Isn't it largely oil company and middle-eastern lobbying and interference that keeps alternative fuels from a) being researched as much as it needs to be and b) becoming cheaper?

I guess what I'm saying is: wouldn't the alternatives become cheaper once oil wasn't an option and they stopped being alternatives? Price is, after all, determined by what the market will bear, ideally. The market will bear expensive alternatives right now because most people delude themselves that oil is still a viable option.
posted by shmegegge at 12:47 AM on September 22, 2005


I can tell you that most skyscraper-type buildings are designed to handle sustained wind loads up to 130mph. (etc.)

Okay, but I don't recall any of the tall buildings in New Orleans collapsing outright. Lost most of their windows, from the pictures, but they didn't fall down or anything. Were they built to a different standard?
posted by furiousthought at 1:38 AM on September 22, 2005


OK, I'm aware that pretty much any comment in this particular thread could be judged to be a troll. But I'm not trolling - just a silly UKer who doesn't quite understand US economics too well.

Everyone over here's saying that America just has an artificially very very low petrol pricing system, so if the price was to double for example, people would just have to get used to it like we're all used to it, and the country wouldn't collapse anyway. Not really. Not if looked at with a cool head.

But I don't necessarily know that's true, and I don't even know how or why your prices have remained so artificially low. Can anyone write a quick and easy primer on that? Like I say, I know nothing of the detail and I've a feeling I'll have to within 24 hours. :o(
posted by paperpete at 1:47 AM on September 22, 2005


But I don't necessarily know that's true,

There is some price elasticity, but many people are scraping by as it is and doubling the price means they'll drive less and/or consume less in other areas. This could be a real shitty Christmas as a result. Even going out to the stores costs a buck or two now, plus less driving means less customers for the travel related industry.

and I don't even know how or why your prices have remained so artificially low.

On a $3/gallon pump in California, the taxes are:

Federal $0.184
California $0.192 plus 7.25% or ~0.20 sales tax.

So here in California we're paying ~$0.60/gallon tax, just under 1/4th the UK tax of $2.80/gallon (IOW your tax alone is basically our market price including tax).
posted by Heywood Mogroot at 2:08 AM on September 22, 2005


In my experience, price and market mechanisms only work in situations where there is some elasticity. In the case of an American oil industry and transportation system crippled by natural disasters of unprecedented scale, I don't think normal price and market mechanisms are going to be sufficient to efficiently allocate resources that simply don't exist for a while, or to regulate consumption behaviors in ways that are socially normal.

As a result of Katrina, we've already effectively lost New Orleans as a port for months. We've already sustained damage to the refinery and Gulf oil/gas production industry that is going to take months, if not years to recover. But Katrina at least left us with alternatives, and a working Louisiana Superport facility.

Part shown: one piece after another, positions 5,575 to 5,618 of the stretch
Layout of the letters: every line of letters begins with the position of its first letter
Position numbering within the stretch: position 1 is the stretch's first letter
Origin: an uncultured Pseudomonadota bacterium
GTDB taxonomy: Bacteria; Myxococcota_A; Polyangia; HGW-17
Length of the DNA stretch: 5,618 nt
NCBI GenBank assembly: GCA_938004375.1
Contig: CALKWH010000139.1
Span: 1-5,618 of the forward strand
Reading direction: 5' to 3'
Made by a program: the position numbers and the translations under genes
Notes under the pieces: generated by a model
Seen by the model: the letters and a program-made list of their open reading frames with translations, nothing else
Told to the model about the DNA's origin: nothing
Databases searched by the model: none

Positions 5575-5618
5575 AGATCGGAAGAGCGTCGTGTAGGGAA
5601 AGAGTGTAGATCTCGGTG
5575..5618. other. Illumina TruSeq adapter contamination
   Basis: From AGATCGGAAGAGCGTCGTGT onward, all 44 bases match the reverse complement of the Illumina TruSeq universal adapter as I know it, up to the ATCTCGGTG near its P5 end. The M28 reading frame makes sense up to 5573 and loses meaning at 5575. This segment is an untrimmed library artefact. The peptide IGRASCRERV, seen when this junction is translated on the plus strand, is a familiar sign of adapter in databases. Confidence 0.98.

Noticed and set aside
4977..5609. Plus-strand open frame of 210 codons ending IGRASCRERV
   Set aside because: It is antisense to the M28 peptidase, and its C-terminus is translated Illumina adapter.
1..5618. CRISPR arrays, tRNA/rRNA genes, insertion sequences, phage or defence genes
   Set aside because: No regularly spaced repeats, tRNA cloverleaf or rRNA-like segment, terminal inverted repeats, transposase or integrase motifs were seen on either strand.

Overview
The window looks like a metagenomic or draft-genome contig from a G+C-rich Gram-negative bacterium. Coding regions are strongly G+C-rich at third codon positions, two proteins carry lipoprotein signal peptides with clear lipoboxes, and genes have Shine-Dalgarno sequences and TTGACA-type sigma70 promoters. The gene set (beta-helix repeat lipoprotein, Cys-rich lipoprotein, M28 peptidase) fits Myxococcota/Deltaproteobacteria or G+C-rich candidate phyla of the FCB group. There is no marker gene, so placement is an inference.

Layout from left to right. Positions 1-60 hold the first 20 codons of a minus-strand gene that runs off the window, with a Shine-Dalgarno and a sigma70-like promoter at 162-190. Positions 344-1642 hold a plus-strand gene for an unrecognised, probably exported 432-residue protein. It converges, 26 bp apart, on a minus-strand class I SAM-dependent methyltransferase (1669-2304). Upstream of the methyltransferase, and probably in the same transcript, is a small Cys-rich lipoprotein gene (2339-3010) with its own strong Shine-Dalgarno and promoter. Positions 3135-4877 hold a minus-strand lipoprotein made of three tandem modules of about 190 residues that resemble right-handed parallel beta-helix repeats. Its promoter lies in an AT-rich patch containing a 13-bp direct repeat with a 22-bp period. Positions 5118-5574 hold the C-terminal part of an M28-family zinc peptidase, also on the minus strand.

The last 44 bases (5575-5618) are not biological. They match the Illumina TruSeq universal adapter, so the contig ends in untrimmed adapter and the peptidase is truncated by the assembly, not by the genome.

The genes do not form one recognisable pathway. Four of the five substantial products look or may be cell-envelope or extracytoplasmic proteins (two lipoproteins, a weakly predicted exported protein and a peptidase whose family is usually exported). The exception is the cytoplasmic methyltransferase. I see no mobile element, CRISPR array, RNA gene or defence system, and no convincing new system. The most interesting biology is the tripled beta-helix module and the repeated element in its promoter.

Clearly, Rita is liable to further damage production and refinery capacities in the area, and do so in a way that is multiplicative, not just additive, to Katrina's damage. Example: If the Superport is damaged by Rita, and Texas refineries not damaged by Katrina are shut down by Rita, the net effect of Rita following Katrina is substantially worse than the damage of both incidents taken individually, because they interact to cut options for energy importation and at the same time, hamper re-routing of all kinds of mitigation efforts through Texas ports. Early assessments from major Texas facilities focus on comparisons to previous storms of significantly lower magnitude than Rita is shaping up to be, but point up that few facilities are constructed to withstand Category 5 storms.

And it goes well beyond just the energy sector, as others have pointed out previously. Losses of this magnitude in such a short term hit the insurance industry to a degree that is well beyond that which any risk averaging models have probably predicted. The disruption to housing, transportation, and a lot of other industries are going to take months, if not years to fully fathom.

My point being that there is going to be plenty of misery to go around out of these disasters, and, in my opinion, more than a market economy is really capable of taking care of in the course of normal business in any near time frame. And there are still more than 2 months to go in this horrible hurricane season...
posted by paulsc at 2:20 AM on September 22, 2005


The world view...
posted by catchmurray at 2:45 AM on September 22, 2005


paperpete:

there really aren't that many people saying that doubling the price of gas in the US wouldn't hurt. It's actually a scary proposition that some people are just forgetting (willfully or otherwise) will affect more than just SUV drivers.

as far as why the US pays so little, welcome to the hot button topic that no republican wants to talk about!

it's because we attack countries that saudi arabia wants us to, according to some people. it's because we have our own oil fields and reserves, according to others.

it's because we steal oil from middle eastern countries, according to yet others.

I lean toward the first one, but there are a lot of theories and a lot of disagreement about that. Personally, I think it's foolish to think that it comes from anything other than our (should be) criminal foreign policy for 30 years.
posted by shmegegge at 2:57 AM on September 22, 2005


Denmark. Gas is $8 a gallon (was $5 6 months ago.) Highest standard of living on the planet.
posted by n9 at 3:30 AM on September 22, 2005